You don't have to spend a lot of money to throw a fabulous fourth of July party. Here are some ideas to get you started.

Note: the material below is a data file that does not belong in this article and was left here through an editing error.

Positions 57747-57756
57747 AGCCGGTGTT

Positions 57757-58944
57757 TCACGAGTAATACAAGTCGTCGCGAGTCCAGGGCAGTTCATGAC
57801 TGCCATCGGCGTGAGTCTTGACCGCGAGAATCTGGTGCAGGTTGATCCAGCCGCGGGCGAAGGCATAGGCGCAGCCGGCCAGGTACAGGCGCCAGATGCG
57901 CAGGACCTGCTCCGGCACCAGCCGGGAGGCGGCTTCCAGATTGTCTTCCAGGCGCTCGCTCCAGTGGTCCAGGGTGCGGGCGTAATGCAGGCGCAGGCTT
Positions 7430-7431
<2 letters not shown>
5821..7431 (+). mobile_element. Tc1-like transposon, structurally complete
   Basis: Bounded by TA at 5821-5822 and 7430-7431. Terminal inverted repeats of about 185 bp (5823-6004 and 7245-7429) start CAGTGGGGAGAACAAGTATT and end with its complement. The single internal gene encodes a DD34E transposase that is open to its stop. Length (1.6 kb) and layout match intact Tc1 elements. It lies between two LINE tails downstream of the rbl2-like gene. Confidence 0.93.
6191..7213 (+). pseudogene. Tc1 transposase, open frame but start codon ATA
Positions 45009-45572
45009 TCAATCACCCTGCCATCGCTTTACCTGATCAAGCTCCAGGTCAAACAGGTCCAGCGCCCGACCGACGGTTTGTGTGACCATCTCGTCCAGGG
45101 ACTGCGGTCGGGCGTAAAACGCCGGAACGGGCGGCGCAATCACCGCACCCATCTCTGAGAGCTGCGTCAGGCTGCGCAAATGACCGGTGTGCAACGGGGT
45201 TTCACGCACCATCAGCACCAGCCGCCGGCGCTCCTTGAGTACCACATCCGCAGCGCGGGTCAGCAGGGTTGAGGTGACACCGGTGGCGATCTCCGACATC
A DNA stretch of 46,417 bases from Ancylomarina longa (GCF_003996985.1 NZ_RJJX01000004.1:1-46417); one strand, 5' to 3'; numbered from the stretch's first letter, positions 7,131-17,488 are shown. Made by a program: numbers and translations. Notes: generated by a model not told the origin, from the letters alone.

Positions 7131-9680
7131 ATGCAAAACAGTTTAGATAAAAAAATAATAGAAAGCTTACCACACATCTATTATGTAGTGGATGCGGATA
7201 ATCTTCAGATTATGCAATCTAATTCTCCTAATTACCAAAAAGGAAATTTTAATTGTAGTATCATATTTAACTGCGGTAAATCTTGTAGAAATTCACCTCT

Planning a Fourth of July fete can seem daunting for a lot of folks. Fears that the festivities will fizzle leave some people avoiding the prospect. But with the help of the crew at A Perfect Plan Event Planners, you can make sure your party pops from the beginning with a fabulous tabletop spread. ``You don’t have to spend a ton of money,'' Perfect Plan owner Sue Orrico says. ``A lot of people think you do, but you really don’t.'' Hitting up hobby stores such as Hobby Lobby, Michael’s and Jo-Ann Fabrics & Crafts opens the door to dozens of opportunities to primp your table, Orrico says. Leslie Patrey, a freelance decorator and marketing coordinator for Perfect Plan, says Target is also a place for good finds, especially if you’re planning a more upscale celebration. Once you return with your decorations, Patrey recommends doing a dry run to make sure you have all your supplies and that the table comes out the way you had planned. Tablecloth Venture to the hobby store for a piece of patriotic fabric, Patrey says. You don’t even have to finish the edges, she says. But you could tie the corner ends for a little flare. Mason jars Common in many households, these jars can add an old-fashioned feeling. Patrey jazzed up the jars with patriotic ribbons of varying prints. And the plus side is the decorations are removable, making the jars reusable. Patriotic top hats Cut a slit in the tops of these 99-cent top hats and you’re on your way to a holiday-appropriate centerpiece. Patrey placed silk flowers and American flags in the slit. Candles Patrey placed a paper lantern in the center of the table that would be perfect for hiding a citronella candle. Red-star votives are in step with the festive feeling of the table and are also good for Christmas, Memorial Day or Valentine’s Day. Galvanized buckets Use large buckets to ice down drinks and smaller ones for other purposes. Here Patrey uses it as a utensil caddy. She recommends later using them for corn on the cob remnants. Or pack party favors in them, Orrico says. But forget fireworks for your private party Fireworks are illegal for private citizens to use, possess or sell in Massachusetts. That includes sparklers, party poppers, snappers, firecrackers, spinners and cherry bombs, according to the state’s Web site, www.mass.gov. But there are always the professionals. Check your local listings. The Patriot Ledger